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For the years between and , the job of chaplain was the province of Protestants—52 of them, including 16 Methodists, 15 Presbyterians, 7 Baptists, and 4 Episcopalians. When a Catholic came close in , the then-speaker of the House—Dennis Hastert, a Methodist—balked.

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A search committee had recommended that he name a Catholic priest to the prestigious post. But he overruled the recommendation and nominated a Presbyterian. The resulting uproar came at the worst time for Republicans, with their nominee for president, George W. Bush, on the defensive after an appearance at the virulently anti-Catholic Bob Jones University.

It was Bob Jones Jr.

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Daniel Coughlin, to the job. Coughlin held it until when Speaker John Boehner named the current chaplain, the Rev. Patrick J. Conroy will be watching when the pope makes history on Thursday.

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But at least one of the predictions of the bigots has come true, a fact noted by President Jimmy Carter when John Paul II made the first-ever papal visit to the White House in Kennedy when he ran for president. We want to hear what you think about this article. Submit a letter to the editor or write to letters theatlantic. George E.

Breakfast is light

News and updates from the editors of National Journal magazine. While each bishop oversees his particular diocese, only the pope, as supreme pontiff and bishop of Rome, exercises moral, doctrinal and jurisdictional authority over all the faithful. But it's also a place of a pastoral relationship.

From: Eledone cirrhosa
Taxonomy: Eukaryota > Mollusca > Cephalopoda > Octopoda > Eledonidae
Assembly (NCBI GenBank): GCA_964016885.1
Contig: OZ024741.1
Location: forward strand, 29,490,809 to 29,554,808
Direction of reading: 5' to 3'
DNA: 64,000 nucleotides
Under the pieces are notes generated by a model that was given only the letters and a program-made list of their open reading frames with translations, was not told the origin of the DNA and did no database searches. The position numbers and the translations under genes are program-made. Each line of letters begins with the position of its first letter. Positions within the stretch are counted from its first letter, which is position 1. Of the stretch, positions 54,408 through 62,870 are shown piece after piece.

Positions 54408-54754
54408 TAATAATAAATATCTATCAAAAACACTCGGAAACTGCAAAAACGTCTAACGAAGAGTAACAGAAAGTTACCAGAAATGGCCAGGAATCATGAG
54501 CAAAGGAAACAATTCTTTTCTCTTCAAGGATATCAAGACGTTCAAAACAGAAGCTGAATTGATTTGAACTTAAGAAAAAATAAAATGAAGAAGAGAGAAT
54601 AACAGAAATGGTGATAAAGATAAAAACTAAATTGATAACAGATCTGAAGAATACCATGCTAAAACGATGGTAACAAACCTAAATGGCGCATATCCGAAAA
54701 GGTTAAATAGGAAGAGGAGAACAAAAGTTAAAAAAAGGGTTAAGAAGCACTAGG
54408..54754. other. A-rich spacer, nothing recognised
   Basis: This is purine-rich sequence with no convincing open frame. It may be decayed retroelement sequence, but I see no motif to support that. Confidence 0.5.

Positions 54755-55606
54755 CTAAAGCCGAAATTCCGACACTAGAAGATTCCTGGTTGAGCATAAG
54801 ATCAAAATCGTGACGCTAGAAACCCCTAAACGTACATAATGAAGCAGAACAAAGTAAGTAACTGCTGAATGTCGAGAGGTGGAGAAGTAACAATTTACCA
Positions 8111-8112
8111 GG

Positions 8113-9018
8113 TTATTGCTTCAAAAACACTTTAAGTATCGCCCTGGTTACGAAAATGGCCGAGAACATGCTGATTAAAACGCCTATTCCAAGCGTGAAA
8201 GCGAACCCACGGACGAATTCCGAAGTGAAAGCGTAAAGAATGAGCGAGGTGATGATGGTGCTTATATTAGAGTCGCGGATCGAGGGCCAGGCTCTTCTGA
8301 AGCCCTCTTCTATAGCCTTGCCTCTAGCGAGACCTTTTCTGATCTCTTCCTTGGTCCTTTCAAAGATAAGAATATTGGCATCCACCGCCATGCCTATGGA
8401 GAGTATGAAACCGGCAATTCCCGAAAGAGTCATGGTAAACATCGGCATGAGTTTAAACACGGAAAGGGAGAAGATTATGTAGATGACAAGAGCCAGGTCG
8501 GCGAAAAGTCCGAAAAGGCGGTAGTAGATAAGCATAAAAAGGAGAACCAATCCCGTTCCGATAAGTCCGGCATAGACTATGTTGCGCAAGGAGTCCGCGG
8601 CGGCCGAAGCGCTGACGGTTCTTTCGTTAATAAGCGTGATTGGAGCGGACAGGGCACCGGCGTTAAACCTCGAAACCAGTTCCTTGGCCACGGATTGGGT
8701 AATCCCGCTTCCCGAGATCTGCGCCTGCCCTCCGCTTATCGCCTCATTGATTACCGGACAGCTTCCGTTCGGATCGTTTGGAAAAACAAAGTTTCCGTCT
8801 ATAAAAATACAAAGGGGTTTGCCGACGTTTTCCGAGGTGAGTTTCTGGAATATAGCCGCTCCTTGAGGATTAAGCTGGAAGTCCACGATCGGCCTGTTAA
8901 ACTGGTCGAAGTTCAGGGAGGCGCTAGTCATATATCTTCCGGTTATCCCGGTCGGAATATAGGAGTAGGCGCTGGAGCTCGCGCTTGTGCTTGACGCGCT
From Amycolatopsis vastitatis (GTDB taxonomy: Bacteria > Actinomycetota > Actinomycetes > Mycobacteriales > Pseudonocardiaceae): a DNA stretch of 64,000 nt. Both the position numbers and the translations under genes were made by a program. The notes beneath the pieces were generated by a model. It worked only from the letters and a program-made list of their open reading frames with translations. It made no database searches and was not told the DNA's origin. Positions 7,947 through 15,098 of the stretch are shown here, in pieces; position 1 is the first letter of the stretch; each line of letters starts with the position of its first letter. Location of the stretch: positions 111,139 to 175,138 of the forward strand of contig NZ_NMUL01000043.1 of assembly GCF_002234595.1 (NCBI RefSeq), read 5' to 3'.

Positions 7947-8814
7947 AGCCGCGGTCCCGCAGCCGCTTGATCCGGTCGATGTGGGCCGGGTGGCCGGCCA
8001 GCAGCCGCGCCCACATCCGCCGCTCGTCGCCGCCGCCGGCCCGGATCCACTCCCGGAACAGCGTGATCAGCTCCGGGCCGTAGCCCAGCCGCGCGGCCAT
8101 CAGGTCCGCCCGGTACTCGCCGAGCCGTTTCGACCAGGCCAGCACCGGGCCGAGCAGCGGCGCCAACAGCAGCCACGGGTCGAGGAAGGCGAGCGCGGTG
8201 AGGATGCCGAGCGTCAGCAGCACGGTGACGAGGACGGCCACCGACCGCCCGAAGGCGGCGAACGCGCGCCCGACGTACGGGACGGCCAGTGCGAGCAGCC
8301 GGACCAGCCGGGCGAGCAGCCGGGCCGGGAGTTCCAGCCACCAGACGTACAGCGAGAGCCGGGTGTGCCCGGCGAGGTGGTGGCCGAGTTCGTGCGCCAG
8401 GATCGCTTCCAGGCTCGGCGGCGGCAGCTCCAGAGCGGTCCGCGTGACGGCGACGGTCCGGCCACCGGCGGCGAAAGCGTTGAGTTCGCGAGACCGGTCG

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We are taught this is a place you look to for leadership," said Dawn Nothwehr , chair of historical and doctrinal studies at Catholic Theological Union in Chicago. Six years after the clergy sex abuse crisis erupted, the American church is still reeling from the aftershocks.

Five dioceses have declared bankruptcy, priestly and religious vocations remain low, and a recent Pew Forum report revealed that one-third of so-called "cradle Catholics" no longer identify as Catholics. Immigration has helped offset the attrition, creating its own set of issues as the church adapts to the changing face of the faithful.

Benedict, however, will likely focus on the faith's fundamentals, as he has done throughout the three years of his papacy, highlighting America's vibrant religious tradition and urging Catholics to retain their identity in the public square.

Benedict's trip — plus six days of nonstop media attention — could provide a needed shot in the arm. The pope's position as arguably the most visible religious leader in the world affords him a prime pulpit from which to champion peace and justice. Benedict's predecessor, Pope John Paul II , is widely credited with helping to bring about the end of communism, and his unprecedented globetrotting brought the church's social justice mission to millions around the world. Since his election three years ago, Benedict has spoken out on the "continual slaughter" in Iraq; the "catastrophic" situation in Darfur; the imperative of protecting the environment; and the "scandal" of poverty.

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It's no coincidence his first encyclical was on love, without which, he argues, there can be no peace. While the pope obviously speaks in Christian terms, not everyone who listens to his message need be Christian. If he can be heard at that level as well, it would be a very opportune moment for him. In , the pope's lecture in Regensburg, Germany, caused a major kerfuffle among Muslims when he quoted a 14th-century Byzantine emperor who said that Islam's Prophet Muhammad brought "things only evil and inhuman, such as his command to spread by the sword the faith he preached.

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Whether he wanted it or not, the speech — and the ensuing controversy — have made the pope Christendom's pointman in what is shaping up to be the defining issue of the 21st century: Western-Muslim relations. The tensions, haven't dampened Benedict's voice, or actions.